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How to Financially Plan for the New Year

Published December 7, 2015

Financial planning
Each new year brings new opportunities, and what better way to start fresh than by creating a financial plan to utilize throughout the next 12 months? From monthly payments to unexpected costs, here are some important tips for organizing your funds before ringing in the new year.

Track your spending

Before the New Year kicks off, keep a ledger of all the major and minor expenses you encounter on a daily basis. This will help anticipate what you might be spending within the next year and can help you plan accordingly. Whether you use your smartphone or a notepad, separate your expenses by category. Don’t forget to include those not-so-often costs as well.

Budget your needs and wants

Think about all the expenses you will accrue over the next 12 months, as well as your current monetary obligations. Use a spreadsheet to list things like recurring bills (mortgage, car payments, insurance, etc.), extras (vacation fund, holidays/birthdays and savings accounts) and any debt that may need to be paid off (credit cards, student loans or medical bills). Being able to visualize your monetary responsibilities will allow you to plan for unexpected costs, and you won’t ever feel like you’re in over your head.

Check your credit report

It’s a good idea to know what condition your credit score is in. Check your report once a year to make sure you know how your financial habits are perceived. Review your score at the beginning of the year so you can set goals that will fall into play throughout the next months, and you’ll know exactly when it’s time to take another look.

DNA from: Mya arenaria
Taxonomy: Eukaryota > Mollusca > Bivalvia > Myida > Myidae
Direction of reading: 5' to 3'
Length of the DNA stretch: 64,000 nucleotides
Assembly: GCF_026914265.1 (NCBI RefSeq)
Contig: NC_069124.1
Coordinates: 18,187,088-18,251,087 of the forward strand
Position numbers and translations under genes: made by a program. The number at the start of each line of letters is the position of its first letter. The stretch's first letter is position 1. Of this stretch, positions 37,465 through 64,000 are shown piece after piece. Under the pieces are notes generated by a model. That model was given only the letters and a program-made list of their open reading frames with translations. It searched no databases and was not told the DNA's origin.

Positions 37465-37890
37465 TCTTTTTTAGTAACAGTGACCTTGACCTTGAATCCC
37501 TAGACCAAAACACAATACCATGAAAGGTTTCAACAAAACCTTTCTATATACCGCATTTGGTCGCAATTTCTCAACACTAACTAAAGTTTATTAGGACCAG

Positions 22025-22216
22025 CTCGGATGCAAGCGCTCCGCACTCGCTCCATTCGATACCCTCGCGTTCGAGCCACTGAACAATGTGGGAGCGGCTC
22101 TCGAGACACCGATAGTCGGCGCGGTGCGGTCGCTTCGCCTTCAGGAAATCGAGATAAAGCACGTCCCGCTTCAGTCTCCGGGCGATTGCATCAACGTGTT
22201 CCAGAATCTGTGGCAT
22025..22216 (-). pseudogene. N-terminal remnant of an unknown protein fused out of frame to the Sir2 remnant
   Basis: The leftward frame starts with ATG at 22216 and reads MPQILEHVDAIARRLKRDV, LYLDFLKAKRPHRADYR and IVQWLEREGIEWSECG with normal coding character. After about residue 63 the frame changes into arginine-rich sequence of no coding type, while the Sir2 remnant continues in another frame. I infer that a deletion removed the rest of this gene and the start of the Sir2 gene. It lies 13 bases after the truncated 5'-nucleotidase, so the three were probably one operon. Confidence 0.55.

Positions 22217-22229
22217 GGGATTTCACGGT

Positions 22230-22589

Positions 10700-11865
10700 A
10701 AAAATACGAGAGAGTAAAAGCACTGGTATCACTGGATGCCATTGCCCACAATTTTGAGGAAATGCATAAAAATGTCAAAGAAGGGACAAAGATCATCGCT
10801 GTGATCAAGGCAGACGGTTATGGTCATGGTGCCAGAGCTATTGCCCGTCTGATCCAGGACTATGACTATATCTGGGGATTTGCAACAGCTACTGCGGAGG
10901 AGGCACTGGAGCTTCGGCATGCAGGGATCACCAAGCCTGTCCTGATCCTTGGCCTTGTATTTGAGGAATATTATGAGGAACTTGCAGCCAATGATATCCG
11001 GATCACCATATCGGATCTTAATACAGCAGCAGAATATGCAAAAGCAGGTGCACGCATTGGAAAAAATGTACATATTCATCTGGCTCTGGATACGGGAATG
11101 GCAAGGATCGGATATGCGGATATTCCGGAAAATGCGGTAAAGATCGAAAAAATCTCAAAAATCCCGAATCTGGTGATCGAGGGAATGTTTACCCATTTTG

Reevaluate your responsibilities

Make sure to take any plans that aren’t an often occurrence into consideration. If you just got a new job, you might not be spending as much time at home and vice-versa. You may need to hire a person to clean your home, which will be a new expense. Or, if you plan on getting a family pet, things like vet bills, food and walkers might need to be added into the list of costs.

Use a filing system

Be sure to keep all your financial documents, big purchase receipts and warranties in a safe area. Even though you may feel like you’ll never need these papers, they can come in handy in the future. Limit your files to one organized cabinet system to reduce the possibility of clutter and chaos when you need to find specific documents. You can also use an online filing system with digital copies of your important documents.

Schedule a check-up

Much like your physical health, your finances need to be in good standing too. Once a year, schedule a meeting with a financial adviser to go over expense reports and set up a budgeting system. This will not only teach you how to better handle your income, but you’ll be confident in knowing that your future isn’t an afterthought.

Set goals for yourself

Many people feel unsatisfied with their financial status, but setting objectives is the first step to reaching success. Create deadlines for starting different savings accounts, investments or retirement funds. It’s never too early to start thinking about the future.

If your budget does not allow for all your expenses or if there is nothing left at the end of the month for paying all your credit card bills, contact one of our certified counselors for assistance with your budget and to get your finances in order and get out of debt once and for all.

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